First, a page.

Despite the flaws in his analysis, Hitchens’ chisel work can be helpful for Christians. The commonsense approach that he thinks clearly exposes the mortal wounds in Christianity actually gives voice to the kinds of simple questions that many modern men and women (Christians among them) have about the Ten Commandments. Even questions about how God reveals Himself in and through the particularities of an ancient desert tribe, with all of its distance from us, are important questions for Christians to address. What about those particularities cannot be applied to our situation? What about them demands that we conform our concepts and standards to them? How do the Commandments amount for us to what Jesus thought them to be: “loving thy neighbor as thyself?” How can they fit into a development of doctrine that is at once faithful to their truth but expands upon their hermeneutical limitations? Further, how are contemporary Christians supposed to deal with divine violence in the Old Testament? Note that I don’t intend to offer specific answers to these questions, but they are important questions central to the theological tradition. Acting as though no one ever thought of these before; that Christians haven't been reflecting on them for centuries upon centuries; and that simply asking them amounts to a "gotcha!" moment in intellectual history, is just a way to expose one's own ignorance. Nonetheless, Hitchens highlights these questions, helps remind us that these need to be wrestled with and can’t be skipped over to simply “get at” the raw facts that the Ten Commandments display. The "Good enough for Moses, good enough for me!" approach is an even better way to expose one's ignorance.

Now Hitchens would likely question the legitimacy of a tradition of interpretation and its supposed authority when determining the meaning of Scripture. But this is something Hitchens simply does not address, even though it is what guides how orthodox Christians understand and appropriate the Ten Commandments. Fundamentalists also fail to address the role of tradition, and this explains why Hitchens’s deconstruction seems so eminently fitted to them. But he means it as a challenge to all who take the Decalogue seriously. So Christians (or at least theologians) should be able to articulate the truth and the advantage of four things: 1) an excess of meaning in Scripture; 2) what makes a particular history and tradition of interpretation legitimate and superior to others; 3) what makes a theory of the development of doctrine both faithful to the text while also expanding upon hermeneutical shortcomings; and finally, 4)- the one that may be most important- Christians should be able to articulate good reasons for believing that all texts- texts as such- possess meaning that goes beyond the intentions of the author. Addressing these issues is now part of the duty Christians have, expressed in 1 Peter 3:15: “always being ready to make a defense to everyone who asks you to give an account for the hope that is in you, yet with gentleness and reverence” (NAB).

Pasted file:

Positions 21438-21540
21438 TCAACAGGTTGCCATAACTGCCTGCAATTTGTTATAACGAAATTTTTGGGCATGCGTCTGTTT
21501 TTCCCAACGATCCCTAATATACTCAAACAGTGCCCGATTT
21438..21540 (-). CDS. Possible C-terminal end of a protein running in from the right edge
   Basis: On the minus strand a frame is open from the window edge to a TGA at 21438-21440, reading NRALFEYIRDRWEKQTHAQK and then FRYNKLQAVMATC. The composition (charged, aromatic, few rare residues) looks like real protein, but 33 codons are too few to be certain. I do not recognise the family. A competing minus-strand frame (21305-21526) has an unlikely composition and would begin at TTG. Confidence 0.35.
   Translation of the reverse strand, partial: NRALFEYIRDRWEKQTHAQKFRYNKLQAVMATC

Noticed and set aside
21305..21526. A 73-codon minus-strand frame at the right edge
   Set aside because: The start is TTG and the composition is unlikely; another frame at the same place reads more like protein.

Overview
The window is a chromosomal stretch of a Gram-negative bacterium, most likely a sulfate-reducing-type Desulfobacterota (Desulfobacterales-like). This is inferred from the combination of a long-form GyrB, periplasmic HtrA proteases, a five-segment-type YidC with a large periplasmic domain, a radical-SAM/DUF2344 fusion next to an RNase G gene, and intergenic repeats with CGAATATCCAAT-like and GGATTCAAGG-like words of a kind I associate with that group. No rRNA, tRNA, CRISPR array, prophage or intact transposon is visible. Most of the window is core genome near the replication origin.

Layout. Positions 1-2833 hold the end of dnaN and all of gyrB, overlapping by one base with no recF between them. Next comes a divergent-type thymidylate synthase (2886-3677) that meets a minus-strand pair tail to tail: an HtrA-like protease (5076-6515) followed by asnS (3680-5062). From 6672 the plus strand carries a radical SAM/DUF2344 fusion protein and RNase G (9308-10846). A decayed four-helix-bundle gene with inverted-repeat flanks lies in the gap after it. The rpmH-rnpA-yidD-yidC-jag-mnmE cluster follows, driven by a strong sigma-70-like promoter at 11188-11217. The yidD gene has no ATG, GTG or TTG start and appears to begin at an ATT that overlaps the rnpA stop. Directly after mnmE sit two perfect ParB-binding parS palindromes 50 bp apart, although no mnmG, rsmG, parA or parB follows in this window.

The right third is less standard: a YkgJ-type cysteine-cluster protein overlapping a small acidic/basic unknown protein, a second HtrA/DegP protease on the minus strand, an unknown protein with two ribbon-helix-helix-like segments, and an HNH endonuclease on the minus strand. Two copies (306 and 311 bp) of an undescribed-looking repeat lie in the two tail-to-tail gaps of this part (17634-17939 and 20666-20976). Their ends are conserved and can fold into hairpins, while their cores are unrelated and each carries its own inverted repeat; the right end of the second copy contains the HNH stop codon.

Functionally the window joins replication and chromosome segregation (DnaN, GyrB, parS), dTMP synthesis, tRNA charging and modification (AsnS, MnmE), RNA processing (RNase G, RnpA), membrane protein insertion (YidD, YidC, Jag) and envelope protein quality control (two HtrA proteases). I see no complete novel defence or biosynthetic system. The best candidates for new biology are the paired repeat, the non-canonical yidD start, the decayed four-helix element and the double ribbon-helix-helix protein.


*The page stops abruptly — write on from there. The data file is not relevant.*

As a gesture of good faith and that "gentleness and reverence" that Peter mentions, Christians could certainly think about adopting Hitchens’s eighth commandment as an amendment…

Pax Christi,


  • At 4/07/2010 11:58 AM, Blogger Brendan Sammon said…

    Pat -

    A fine piece of writing, and one which verifies that ND will be putting its moneys to good use, for sure.